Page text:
Megalithic art in Cairn B, Carrowkeel.
Megalithic art, recently discovered in Cairn B by Robert Hensey.

In 2010 a local archaeologist discovered the first panel of megalithic art recorded at Carrowkeel. The designs, 2 small spirals, are difficult to see with the naked eye, and were discovered by taking numerous photographs at slightly overlaying them. Spirals in megalithic art are thought to represent currents of energy moving theough the chamber. Cairn B is situated on a line between Cairn F and Treanscrabbagh, probably a leyline which extends further in both directions.

Cairn B at Carrowkeel
Cairn B at Carrowkeel perched above the craggy cliffs of Treanscrabbagh. There is a small cave amid the boulders to the lower left of the photo.

Cairn B: Macalister's comments

This fine carn stands near the northern extremity of the bold, cliff walled spur overlooking, on its eastern side, Lough Availe. The commanding situation of the earn is well shown in Plate XI, fig 2. The carn itself is the largest and best-formed of the entire series, with the exception of E. Its appearance, after the opening of the entrance, is shown in Plate XI, fig. 3. The entrance faces north, and was completely concealed: no trace or indication was visible before the excavation began, and in search for it we cut a trench completely round the carn. Even then it was only discovered afterwards almost by chance.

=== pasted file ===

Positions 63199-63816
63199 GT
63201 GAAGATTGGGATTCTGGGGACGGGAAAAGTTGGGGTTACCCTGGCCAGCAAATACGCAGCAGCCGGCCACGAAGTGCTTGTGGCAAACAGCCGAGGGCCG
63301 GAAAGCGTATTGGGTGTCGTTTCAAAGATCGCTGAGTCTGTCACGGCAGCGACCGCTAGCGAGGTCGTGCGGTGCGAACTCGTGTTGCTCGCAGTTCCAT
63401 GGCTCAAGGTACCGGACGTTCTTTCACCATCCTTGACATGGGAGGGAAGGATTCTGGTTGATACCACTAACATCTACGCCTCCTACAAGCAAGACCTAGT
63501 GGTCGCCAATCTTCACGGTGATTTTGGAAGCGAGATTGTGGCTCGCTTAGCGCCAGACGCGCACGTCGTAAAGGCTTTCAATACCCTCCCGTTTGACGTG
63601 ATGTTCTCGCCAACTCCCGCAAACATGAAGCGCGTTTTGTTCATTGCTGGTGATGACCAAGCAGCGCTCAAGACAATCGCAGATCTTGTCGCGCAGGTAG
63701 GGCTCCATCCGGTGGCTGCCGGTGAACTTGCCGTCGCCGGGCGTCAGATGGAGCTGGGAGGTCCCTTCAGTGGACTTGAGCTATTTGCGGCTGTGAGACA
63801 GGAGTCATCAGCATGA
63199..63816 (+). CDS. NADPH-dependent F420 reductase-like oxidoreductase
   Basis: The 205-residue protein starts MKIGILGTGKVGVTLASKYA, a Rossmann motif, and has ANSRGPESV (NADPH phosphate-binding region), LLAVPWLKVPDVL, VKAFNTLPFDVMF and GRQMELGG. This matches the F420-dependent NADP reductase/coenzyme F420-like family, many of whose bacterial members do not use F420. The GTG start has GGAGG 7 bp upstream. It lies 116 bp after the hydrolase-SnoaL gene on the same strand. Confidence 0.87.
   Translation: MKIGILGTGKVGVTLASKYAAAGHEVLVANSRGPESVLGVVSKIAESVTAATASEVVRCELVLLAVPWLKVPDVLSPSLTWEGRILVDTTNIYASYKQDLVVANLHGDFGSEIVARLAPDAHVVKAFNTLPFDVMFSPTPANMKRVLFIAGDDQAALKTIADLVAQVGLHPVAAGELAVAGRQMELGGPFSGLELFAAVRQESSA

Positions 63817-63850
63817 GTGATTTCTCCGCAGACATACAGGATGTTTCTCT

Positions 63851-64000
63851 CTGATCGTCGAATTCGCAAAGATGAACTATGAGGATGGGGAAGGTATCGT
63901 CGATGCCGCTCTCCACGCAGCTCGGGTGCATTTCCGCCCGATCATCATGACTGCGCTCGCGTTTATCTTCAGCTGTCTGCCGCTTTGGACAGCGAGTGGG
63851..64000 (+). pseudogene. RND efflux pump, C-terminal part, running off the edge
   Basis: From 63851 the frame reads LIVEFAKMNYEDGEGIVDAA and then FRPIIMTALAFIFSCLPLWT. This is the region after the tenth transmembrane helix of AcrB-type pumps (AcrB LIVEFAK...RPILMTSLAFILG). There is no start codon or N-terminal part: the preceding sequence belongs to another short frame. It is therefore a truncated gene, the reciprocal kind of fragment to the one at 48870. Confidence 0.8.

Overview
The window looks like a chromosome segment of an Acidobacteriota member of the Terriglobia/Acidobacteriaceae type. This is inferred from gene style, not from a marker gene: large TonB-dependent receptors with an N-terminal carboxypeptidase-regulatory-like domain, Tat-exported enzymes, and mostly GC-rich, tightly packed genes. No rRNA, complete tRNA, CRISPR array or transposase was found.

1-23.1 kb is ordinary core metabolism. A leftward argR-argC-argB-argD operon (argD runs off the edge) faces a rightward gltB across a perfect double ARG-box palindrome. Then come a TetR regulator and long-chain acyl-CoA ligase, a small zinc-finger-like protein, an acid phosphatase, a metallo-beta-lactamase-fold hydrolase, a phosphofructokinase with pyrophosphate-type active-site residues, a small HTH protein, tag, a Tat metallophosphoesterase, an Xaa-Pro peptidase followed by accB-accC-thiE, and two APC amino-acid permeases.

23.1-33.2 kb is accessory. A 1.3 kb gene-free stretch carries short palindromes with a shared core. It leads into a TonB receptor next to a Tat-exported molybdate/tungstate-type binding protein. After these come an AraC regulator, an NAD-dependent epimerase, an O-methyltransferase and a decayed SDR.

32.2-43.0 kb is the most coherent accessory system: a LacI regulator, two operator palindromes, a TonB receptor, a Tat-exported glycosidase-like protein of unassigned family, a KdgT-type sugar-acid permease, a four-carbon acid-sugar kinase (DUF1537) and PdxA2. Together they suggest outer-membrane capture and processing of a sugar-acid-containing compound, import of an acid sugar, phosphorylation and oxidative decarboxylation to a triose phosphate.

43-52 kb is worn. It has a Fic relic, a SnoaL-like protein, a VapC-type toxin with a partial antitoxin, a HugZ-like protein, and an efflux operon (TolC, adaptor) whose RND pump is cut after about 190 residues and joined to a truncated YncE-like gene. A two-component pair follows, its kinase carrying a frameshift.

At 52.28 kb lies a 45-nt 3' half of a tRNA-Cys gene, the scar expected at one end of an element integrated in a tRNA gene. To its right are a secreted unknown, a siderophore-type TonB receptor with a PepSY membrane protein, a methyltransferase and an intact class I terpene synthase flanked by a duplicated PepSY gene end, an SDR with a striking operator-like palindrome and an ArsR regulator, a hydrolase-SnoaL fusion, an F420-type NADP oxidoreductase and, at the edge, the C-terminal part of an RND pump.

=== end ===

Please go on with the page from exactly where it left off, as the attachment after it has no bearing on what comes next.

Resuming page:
A small monument below Cairn B may be a boulder burial.
A small monument below Cairn B may be a boulder burial.

The structure measures 21 feet in height (15 feet if measured from the south side, as there the surface of the ground rises), and the diameter of the base is about 74 feet. The top is slightly flattened, and an Ordnance Survey beacon was erected upon it, the height of which is given as 936 feet. It is passing strange that the carn itself, though an object so conspicuous and striking, is not recorded on the map as an ancient monument.

The entrance, which is shown in Plate XI, fig. 4, is unusually high up on the side of the mound. It gives access to the chamber by a low passage, to which additional head-room is given by a drop in the floor, about a couple of feet in from the threshold. The chamber itself expands inward like a wedge in breadth, and to a lesser degree in height: the total length, measured from the back wall to the inner face of the sill at the entrance, is 9 feet 8 inches; the maximum height of the chamber is 5 feet 3 inches. The construction is very rough, and altogether unworthy of the fine external appearance of the carn: the massive boulders of which the walls and roof of the chamber are made are less carefully selected than in some other carns of the series.